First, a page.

I decided to try the nuclear option of deleting the app and starting again. Trouble was the App Store wanted Wi-fi and I found my phone fighting between the various Wi-fi offers from National Express, Green Line and Arriva vehicles arriving and departing in the coach station – all of which need logging into or getting their own back by blocking Internet access. Increasingly frustrated I took refuge in the Terminal building and used their Wi-fi.

App successfully downloaded again and having logged back in as an already registered customer, I impressed myself with finally successfully booking and paying for a journey to Paddington and very impressively being advised a bus would be with me within 10 minutes. All I needed to do was take a 9 minute walk to the drop off/pick up point for cars and non scheduled coaches as B.Bus doesn’t come into Luton Airport’s coach station right in front of the Terminal building.

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I’d looked on the app on my way to the Airport at likely waiting times and saw what looked like an hourly service so was well chuffed to have dropped lucky at just a ten minute wait.IMG_3160.jpgI received a confirmatory text at 1306 that my journey was booked and scurried off to try and find the rendezvous point in ‘Drop Off zone area Bay F’ ready for a 1316 departure. This was impressive stuff.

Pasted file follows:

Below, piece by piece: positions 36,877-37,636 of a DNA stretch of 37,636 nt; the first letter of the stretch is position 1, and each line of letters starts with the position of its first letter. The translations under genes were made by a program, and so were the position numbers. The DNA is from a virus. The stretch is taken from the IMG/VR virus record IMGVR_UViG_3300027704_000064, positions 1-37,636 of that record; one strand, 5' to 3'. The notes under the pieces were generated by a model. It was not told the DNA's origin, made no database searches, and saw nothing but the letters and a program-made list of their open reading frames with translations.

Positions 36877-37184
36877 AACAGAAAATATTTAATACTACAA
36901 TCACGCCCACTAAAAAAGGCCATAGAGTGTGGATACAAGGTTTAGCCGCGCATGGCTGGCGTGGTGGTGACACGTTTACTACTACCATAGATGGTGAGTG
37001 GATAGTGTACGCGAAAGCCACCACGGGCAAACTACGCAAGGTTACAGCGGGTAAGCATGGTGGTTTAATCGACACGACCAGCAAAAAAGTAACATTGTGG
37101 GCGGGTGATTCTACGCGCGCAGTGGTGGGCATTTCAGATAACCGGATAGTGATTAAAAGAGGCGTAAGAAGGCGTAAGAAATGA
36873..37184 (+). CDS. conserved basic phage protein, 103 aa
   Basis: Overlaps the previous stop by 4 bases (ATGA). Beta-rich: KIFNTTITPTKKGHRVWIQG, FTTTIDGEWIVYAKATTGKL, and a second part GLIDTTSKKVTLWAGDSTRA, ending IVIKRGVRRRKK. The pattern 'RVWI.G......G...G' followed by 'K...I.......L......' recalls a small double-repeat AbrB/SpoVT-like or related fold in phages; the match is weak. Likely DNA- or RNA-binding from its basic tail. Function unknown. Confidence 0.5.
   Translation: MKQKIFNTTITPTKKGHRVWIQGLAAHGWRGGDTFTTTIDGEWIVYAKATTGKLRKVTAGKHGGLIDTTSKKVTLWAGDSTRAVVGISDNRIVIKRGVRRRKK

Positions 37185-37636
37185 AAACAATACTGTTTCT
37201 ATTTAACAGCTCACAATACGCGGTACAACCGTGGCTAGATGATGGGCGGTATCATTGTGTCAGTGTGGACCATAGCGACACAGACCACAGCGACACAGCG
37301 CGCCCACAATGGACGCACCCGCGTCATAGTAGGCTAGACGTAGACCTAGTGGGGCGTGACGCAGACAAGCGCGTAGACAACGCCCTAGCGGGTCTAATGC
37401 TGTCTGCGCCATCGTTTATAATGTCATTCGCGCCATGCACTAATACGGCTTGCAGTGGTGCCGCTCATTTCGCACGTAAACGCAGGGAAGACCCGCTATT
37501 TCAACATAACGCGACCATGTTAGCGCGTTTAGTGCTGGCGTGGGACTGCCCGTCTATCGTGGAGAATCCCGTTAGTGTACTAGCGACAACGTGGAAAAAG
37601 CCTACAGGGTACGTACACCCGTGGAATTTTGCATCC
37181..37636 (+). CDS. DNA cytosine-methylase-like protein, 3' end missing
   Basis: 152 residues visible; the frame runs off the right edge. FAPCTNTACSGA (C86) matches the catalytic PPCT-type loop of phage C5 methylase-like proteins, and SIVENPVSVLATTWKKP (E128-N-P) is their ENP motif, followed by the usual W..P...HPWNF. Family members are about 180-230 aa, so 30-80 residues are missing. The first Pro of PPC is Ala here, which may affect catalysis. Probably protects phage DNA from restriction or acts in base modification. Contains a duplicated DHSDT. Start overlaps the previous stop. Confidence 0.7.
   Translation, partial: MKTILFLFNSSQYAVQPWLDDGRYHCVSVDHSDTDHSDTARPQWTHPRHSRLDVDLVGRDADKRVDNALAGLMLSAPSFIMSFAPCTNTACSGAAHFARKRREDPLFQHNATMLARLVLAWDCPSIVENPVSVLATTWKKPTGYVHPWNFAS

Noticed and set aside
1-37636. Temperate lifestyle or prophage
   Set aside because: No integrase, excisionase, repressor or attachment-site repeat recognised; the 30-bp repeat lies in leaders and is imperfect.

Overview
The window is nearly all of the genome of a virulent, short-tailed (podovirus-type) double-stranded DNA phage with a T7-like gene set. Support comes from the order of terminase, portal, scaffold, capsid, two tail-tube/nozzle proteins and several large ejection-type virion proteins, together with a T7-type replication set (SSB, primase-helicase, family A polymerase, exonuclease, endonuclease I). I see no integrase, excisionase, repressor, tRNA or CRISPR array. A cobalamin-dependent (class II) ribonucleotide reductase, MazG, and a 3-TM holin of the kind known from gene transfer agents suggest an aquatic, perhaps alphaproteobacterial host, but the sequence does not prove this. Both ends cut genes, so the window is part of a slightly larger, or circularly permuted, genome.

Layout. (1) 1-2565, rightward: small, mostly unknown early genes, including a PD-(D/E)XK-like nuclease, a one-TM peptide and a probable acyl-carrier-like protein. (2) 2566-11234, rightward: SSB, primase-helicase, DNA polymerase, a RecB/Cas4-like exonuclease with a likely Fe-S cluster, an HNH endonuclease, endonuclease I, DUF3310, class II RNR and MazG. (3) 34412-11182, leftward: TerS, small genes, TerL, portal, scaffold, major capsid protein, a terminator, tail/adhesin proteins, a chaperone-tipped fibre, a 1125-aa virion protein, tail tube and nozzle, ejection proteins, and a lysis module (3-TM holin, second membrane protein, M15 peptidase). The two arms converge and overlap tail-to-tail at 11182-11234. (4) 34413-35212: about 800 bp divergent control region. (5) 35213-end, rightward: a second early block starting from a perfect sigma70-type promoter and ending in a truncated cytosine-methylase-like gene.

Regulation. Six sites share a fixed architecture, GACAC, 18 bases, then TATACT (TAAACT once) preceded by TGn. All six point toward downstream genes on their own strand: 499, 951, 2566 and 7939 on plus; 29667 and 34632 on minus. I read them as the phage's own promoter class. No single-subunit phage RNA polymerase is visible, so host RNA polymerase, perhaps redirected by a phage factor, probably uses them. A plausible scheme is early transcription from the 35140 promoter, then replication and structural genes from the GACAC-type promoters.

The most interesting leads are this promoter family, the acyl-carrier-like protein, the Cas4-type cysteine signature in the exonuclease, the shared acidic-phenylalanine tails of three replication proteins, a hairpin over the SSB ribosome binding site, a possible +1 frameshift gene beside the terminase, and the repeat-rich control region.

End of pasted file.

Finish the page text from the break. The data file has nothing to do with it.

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Once I’d worked out which way to walk it only took about five minutes and although the Bay letters are marked and positioned for the convenience of drivers and hidden from approaching passengers (other than Bay O) I eventually found Bay F and waited.

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And waited.

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And waited.

By 1330, fifteen minutes after my driver Simon had been due, I began to have that nagging feeling this wasn’t going to work out well. By 1345 I was on the point of giving up. The problem being there’s no contact details in the app and replying to the confirmation text just brought back ‘message not delivered’.

Luckily a bus industry insider had the mobile phone number of B.Bus owner Tazio Puri Negri so I gave him a ring to find out what was happening. A colleague answered and said he’d look into it and call me back within five minutes.

Which he did. Simon would be with me in twenty minutes and I’d be refunded my £7.99 fare. Sincere apologies were given with Simon’s non appearance put down to a software glitch which had shown no bookings for the afternoon.

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Simon duly arrived with me at 1430 and I was finally on my way. We had a nice chat as we drove down the M1 and encountered only a short stretch of slow moving traffic near the M25 delaying progress and some minor delays on the Finchley Road.

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Simon explained he’d got seriously delayed on the way up to the Airport by a crash on the M1 and also apologised for keeping me waiting as I boarded. I explained that I understood there’d been a software problem and he acknowledged he hadn’t received details of my booked journey.